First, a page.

ACS 5.1 failover Design

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Jul 27th, 2010
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How does ACS 5.1 handle failover?  Do you need two ACS devices?

Correct Answer by jrabinow about 6 years 8 months ago

In terms of configuration on the network device it is the same.Note that in ACS 5.1 configuration changes may only be performed on the primary server and get replicated to all secondary servers. If the primary fails the secondary can continue operating. However, in order to perform further configuration operations you need to promote the secondary to take the primary role and then continue performing configuration operations

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Chetan Kumar Ress Tue, 07/27/2010 - 12:14
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Hi ,


If you want redundancy in ACS server , Then you requried two ACS server .


One will be primary & other ACS will act as a Secondary.


So when the primary will fail then you can have secondary in place. For failover you need to configure both ACS server IP address in network devices.



Regards

Chetan Kumar

ncharaipotra Tue, 07/27/2010 - 12:28
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Thanks Chetan...so this same failover model from 4.x does apply with 5.1??

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jrabinow Tue, 07/27/2010 - 13:36
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In terms of configuration on the network device it is the same.Note that in ACS 5.1 configuration changes may only be performed on the primary server and get replicated to all secondary servers. If the primary fails the secondary can continue operating. However, in order to perform further configuration operations you need to promote the secondary to take the primary role and then continue performing configuration operations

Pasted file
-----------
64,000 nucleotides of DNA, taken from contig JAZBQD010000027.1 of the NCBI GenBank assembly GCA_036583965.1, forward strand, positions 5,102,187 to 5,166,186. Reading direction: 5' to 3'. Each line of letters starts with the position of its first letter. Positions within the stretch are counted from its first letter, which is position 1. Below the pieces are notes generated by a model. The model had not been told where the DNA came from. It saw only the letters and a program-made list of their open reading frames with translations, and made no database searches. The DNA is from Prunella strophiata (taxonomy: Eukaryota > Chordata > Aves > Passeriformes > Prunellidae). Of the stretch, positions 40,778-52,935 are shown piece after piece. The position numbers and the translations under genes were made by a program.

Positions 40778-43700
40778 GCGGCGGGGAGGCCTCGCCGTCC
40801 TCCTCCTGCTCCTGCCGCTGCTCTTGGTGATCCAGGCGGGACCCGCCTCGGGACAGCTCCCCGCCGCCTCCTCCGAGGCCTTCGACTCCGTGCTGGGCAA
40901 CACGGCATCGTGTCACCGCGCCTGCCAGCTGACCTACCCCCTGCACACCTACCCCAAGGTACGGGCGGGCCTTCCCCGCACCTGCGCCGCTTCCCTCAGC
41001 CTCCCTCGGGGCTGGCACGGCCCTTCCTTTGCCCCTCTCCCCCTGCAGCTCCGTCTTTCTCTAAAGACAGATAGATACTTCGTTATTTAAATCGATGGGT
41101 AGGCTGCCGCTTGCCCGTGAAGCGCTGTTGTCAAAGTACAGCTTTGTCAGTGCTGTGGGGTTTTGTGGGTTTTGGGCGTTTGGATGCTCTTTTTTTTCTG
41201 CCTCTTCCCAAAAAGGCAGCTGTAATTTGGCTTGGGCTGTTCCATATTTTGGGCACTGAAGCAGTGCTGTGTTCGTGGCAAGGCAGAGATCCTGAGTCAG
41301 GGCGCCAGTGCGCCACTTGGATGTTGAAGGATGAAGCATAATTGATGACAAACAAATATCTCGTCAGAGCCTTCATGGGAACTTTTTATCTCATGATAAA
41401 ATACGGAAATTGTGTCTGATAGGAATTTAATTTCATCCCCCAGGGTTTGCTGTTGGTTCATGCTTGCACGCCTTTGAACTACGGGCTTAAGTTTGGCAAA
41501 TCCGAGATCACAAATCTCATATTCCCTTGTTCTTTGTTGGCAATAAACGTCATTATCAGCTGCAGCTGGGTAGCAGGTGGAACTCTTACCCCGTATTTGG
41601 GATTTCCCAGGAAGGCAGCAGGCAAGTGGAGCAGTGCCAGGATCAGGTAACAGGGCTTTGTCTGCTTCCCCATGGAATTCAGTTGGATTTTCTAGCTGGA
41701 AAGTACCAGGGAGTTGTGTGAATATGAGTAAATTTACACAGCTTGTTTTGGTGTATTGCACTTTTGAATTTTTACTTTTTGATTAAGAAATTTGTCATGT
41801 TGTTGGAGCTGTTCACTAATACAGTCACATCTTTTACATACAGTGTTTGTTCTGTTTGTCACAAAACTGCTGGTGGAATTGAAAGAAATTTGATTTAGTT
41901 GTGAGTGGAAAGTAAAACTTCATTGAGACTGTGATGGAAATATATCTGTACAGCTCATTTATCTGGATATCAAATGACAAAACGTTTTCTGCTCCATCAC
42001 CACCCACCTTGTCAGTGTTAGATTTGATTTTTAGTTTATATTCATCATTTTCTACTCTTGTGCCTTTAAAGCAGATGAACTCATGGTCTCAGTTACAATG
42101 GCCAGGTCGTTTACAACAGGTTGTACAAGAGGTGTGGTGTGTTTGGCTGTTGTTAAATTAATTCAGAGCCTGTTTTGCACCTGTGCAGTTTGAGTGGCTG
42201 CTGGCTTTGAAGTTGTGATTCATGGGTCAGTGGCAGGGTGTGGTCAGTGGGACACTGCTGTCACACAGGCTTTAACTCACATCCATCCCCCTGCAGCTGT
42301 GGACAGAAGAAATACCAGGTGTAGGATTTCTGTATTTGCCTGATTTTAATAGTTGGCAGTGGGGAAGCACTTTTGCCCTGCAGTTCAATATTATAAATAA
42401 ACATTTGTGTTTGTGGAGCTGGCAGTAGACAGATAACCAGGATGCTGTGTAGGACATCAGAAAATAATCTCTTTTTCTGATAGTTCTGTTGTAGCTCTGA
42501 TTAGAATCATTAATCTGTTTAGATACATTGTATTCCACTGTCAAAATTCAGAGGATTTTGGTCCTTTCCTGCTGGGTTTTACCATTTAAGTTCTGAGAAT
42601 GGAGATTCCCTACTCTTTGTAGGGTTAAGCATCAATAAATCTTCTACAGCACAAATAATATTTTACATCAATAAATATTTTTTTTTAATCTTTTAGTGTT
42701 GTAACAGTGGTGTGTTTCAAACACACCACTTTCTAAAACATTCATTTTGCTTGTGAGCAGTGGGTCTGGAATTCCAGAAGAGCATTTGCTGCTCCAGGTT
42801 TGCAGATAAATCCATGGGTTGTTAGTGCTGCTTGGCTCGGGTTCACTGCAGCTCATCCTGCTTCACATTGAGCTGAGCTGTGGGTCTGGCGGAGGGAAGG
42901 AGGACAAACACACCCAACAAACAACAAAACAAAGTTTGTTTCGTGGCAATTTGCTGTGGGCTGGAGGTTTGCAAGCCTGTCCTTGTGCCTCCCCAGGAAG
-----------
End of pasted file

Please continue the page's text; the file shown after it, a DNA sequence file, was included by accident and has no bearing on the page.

bkccards64 Wed, 11/10/2010 - 09:48
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I'd like follow-up/expand on this design, if the thread is still sending out notifications...


I understand the basic ACS (single-site) design, but let's now consider a multi-location environment - for example, 10 remote offices connected over a high-bandwidth MPLS WAN.  My questions involve what would happen (and how to protect against) ACS/authentication/authorization problems if the centralized ACS HA pair became inaccessible, either due to appliance failure, of the WAN connection back to HQ dropped.  Specifically:


1) If there is no ACS appliance (primary or secondary) available to provide authentication, do all the 802.1x-configured ports fail-close, I suspect?  If true, that would mean that a remote site that was being authenticated through a centralized ACS solution would effectively disable all of the local switch ports configured for 802.1x, and all the workstations at that site would get ZERO network connectivity, even to local resources... (very bad).  Is there any way of adapting this behavior so that if the ACS is not available, some other form of restricted access (or even fail-OPEN) would be a configurable option?


2) If there's no way around a 100% "fail-close" in the situation above, would it always be recommended to have an ACS appliance at each remote site (assuming they'd have any reason to still have local network connectivity - local network/server resources, local Internet connection, etc.)?


3) If an ACS was deployed at each remote site (so, as a secondary to the primary back at HQ) - please confirm that the local switches could be configured to authenticate/authorize to the local ACS first, then failover to an ACS back at HQ for backup.  Of course, THIS would require that there's an Active Directory server at each location also for the ACS to pass credentials to...


Just looking for larger-scale ACS design guidelines, and haven't found anything specific enough yet.  (So, links to reference docs/presos would also be very helpful.  Stuff like the BW requirements for a recommended number of hosts/devices that should be allowed to use ACS over a certain speed link, etc.


Thanks, folks.

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